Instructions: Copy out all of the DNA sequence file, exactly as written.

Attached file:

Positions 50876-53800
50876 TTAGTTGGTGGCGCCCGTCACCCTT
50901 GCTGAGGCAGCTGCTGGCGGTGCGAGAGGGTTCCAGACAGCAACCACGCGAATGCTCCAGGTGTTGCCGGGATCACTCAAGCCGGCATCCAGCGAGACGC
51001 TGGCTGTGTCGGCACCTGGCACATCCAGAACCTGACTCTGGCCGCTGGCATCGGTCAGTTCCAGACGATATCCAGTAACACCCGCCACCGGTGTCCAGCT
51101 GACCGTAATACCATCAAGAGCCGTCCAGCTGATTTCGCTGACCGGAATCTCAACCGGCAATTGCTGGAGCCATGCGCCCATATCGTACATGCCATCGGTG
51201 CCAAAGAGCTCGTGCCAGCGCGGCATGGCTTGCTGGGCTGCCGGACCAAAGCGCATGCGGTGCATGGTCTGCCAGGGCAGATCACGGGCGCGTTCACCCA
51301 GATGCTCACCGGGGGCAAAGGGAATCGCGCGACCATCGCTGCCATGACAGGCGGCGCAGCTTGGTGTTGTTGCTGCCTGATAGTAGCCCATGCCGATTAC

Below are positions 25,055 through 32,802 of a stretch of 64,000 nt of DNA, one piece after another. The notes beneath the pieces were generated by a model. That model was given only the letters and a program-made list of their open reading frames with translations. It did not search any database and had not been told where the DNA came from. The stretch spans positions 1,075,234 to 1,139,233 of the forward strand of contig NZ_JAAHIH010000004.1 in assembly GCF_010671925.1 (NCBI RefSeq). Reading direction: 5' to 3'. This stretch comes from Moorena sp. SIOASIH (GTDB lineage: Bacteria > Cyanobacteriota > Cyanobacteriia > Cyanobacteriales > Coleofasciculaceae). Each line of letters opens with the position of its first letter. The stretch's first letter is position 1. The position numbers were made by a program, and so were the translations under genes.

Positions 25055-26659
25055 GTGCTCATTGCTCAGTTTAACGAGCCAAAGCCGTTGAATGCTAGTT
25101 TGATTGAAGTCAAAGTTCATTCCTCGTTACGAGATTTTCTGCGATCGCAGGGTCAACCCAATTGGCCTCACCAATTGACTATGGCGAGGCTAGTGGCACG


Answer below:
Positions 50876-53800
50876 TTAGTTGGTGGCGCCCGTCACCCTT
50901 GCTGAGGCAGCTGCTGGCGGTGCGAGAGGGTTCCAGACAGCAACCACGCGAATGCTCCAGGTGTTGCCGGGATCACTCAAGCCGGCATCCAGCGAGACGC
51001 TGGCTGTGTCGGCACCTGGCACATCCAGAACCTGACTCTGGCCGCTGGCATCGGTCAGTTCCAGACGATATCCAGTAACACCCGCCACCGGTGTCCAGCT
51101 GACCGTAATACCATCAAGAGCCGTCCAGCTGATTTCGCTGACCGGAATCTCAACCGGCAATTGCTGGAGCCATGCGCCCATATCGTACATGCCATCGGTG
51201 CCAAAGAGCTCGTGCCAGCGCGGCATGGCTTGCTGGGCTGCCGGACCAAAGCGCATGCGGTGCATGGTCTGCCAGGGCAGATCACGGGCGCGTTCACCCA
51301 GATGCTCACCGGGGGCAAAGGGAATCGCGCGACCATCGCTGCCATGACAGGCGGCGCAGCTTGGTGTTGTTGCTGCCTGATAGTAGCCCATGCCGATTAC

Below are positions 25,055 through 32,802 of a stretch of 64,000 nt of DNA, one piece after another. The notes beneath the pieces were generated by a model. That model was given only the letters and a program-made list of their open reading frames with translations. It did not search any database and had not been told where the DNA came from. The stretch spans positions 1,075,234 to 1,139,233 of the forward strand of contig NZ_JAAHIH010000004.1 in assembly GCF_010671925.1 (NCBI RefSeq). Reading direction: 5' to 3'. This stretch comes from Moorena sp. SIOASIH (GTDB lineage: Bacteria > Cyanobacteriota > Cyanobacteriia > Cyanobacteriales > Coleofasciculaceae). Each line of letters opens with the position of its first letter. The stretch's first letter is position 1. The position numbers were made by a program, and so were the translations under genes.

Positions 25055-26659
25055 GTGCTCATTGCTCAGTTTAACGAGCCAAAGCCGTTGAATGCTAGTT
25101 TGATTGAAGTCAAAGTTCATTCCTCGTTACGAGATTTTCTGCGATCGCAGGGTCAACCCAATTGGCCTCACCAATTGACTATGGCGAGGCTAGTGGCACG